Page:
Navy Must Provide Clearer Parts Demand Signal to Submarine Builders, Maintainers

August 28, 2019 4:19 PM
USS Virginia (SSN-774) under construction at the General Dynamics Electric Boat shipyard in 2003. Electric Boat Photo

EN ROUTE TO JOINT BASE ANDREWS –To prevent submarine construction and maintenance delays, the Navy needs to provide its supplier base with a broader understanding of parts and equipment demands, the service’s top acquisition official said Tuesday.

Submarine parts suppliers are struggling to keep up with demand from the Navy, which is simultaneously building and maintaining a fleet of Virginia-class submarines while embarking on a massive program to build the new Columbia-class of ballistic-missile submarine.

“Traditionally, we have not always done as great a job as we could showing the supply base all of the demand we’re going to have out of them,” Geurts said to reporters while on a plane back from two days of meetings in Connecticut and Rhode Island with General Dynamics Electric Boat executives and representatives from New England maritime suppliers.

Geurts said the Navy could do a better job of effectively gathering information about what the parts and supplies needs for both building new submarines and maintaining current ones. More detailed information on the demand for parts across both the construction and maintenance enterprises would allow companies to determine whether it’s the right time to hire more workers, expand facilities and purchase new machinery.

“If they don’t see that signal, their return on investment calculation may not be fully formed,” Geurts said.

Earlier this year, Geurts told lawmakers that submarine builders and maintainers were competing for material. The result was delays to the new submarine construction process and a decrease in the operational submarine fleet’s readiness.

Late deliveries of parts were causing delays to the Virginia-class productions schedules. The Navy also experienced maintenance work delays. Submarines were out of service for more extended periods than expected, Geurts told members of the House Armed Services seapower and projection forces subcommittee in March.

To get a better handle on the Navy’s submarine parts requirements, Geurts said on Tuesday the 30-year maintenance plan is helping him pull together requests from all the organizations inside the Navy. The Navy in March released its first Report to Congress on the Long-Range Plan for Maintenance and Modernization of Naval Vessels for Fiscal Year 2020.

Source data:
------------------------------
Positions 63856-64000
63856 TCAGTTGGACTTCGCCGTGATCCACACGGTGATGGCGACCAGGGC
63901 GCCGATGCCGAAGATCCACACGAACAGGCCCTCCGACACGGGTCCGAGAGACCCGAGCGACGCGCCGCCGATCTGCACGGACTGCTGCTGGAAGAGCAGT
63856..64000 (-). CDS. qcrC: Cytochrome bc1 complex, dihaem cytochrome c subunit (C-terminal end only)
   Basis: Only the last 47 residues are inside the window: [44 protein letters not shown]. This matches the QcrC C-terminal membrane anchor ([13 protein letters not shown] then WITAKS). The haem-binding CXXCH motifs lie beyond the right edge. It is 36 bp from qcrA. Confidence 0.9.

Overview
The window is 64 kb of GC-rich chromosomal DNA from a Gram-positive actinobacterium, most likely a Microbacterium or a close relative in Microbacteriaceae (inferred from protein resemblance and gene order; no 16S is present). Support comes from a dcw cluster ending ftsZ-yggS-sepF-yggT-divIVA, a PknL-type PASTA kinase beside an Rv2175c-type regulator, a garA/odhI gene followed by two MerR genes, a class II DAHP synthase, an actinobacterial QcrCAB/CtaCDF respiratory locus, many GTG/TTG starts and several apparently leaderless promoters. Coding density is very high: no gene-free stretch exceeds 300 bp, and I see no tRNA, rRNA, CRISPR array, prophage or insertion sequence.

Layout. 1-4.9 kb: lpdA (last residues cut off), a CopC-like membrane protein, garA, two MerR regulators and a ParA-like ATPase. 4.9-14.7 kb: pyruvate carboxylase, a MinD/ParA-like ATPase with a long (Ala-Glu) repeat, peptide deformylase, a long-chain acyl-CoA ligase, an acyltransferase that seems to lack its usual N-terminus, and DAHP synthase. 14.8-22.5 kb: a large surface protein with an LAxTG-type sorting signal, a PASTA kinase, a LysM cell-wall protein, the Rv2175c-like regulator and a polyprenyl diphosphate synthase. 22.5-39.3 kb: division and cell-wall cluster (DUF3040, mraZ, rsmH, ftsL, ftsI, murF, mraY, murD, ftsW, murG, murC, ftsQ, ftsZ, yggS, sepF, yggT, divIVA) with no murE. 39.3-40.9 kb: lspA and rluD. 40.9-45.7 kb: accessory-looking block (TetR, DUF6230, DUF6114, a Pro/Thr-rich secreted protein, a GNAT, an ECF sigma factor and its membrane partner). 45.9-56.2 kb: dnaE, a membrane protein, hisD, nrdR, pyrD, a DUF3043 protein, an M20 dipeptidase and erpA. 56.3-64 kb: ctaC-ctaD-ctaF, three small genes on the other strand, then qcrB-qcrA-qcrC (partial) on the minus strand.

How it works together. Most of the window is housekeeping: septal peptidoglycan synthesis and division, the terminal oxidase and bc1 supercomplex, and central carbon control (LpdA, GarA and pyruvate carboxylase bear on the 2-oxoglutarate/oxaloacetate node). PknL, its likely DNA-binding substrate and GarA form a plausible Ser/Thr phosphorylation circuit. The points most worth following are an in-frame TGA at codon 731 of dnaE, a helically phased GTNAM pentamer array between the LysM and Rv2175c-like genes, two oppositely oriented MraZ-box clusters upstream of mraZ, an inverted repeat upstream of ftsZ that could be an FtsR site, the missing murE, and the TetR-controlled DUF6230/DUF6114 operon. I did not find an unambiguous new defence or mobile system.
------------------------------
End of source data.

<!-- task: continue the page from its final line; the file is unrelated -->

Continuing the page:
The 30-year maintenance plans states, “Achieving and sustaining 355-battle-force ships will require a continuous investment in the public and private industrial capacity and capability. This includes investments in additional infrastructure (e.g., dry docks and piers), training, and manpower. Shipyard capacity and workload leveling challenges will also require all stakeholder’s attention to ensure maintenance and modernization can be performed in a timely and efficient manner.”

The Navy’s recent adoption of cloud-computing by six major commands, including at least two that supply parts and material to the submarine community, will tremendously increase the accuracy of parts requirements the Navy shares with suppliers, Geurts said.

Cloud-computing will help the Navy determine, as close to real-time as possible, part types needed, part quantities required and the desired frequency of parts deliveries, Geurts said.

“Some of it is making sure on the government requirement side we’ve got it nailed down; some of it is really having a keen, at-our-fingertips, real-time understanding of our supply posture, supply need,” Geurts said. “Where I think technology will help with A.I. and machine learning, and all that, is to build smarter demand models so we can get out in front of problems instead of reacting to problems and then jerking the supply base around.”

Ben Werner

Ben Werner

Ben Werner is a staff writer for USNI News. He has worked as a freelance writer in Busan, South Korea, and as a staff writer covering education and publicly traded companies for The Virginian-Pilot in Norfolk, Va., The State newspaper in Columbia, S.C., Savannah Morning News in Savannah, Ga., and Baltimore Business Journal. He earned a bachelor’s degree from the University of Maryland and a master’s degree from New York University.

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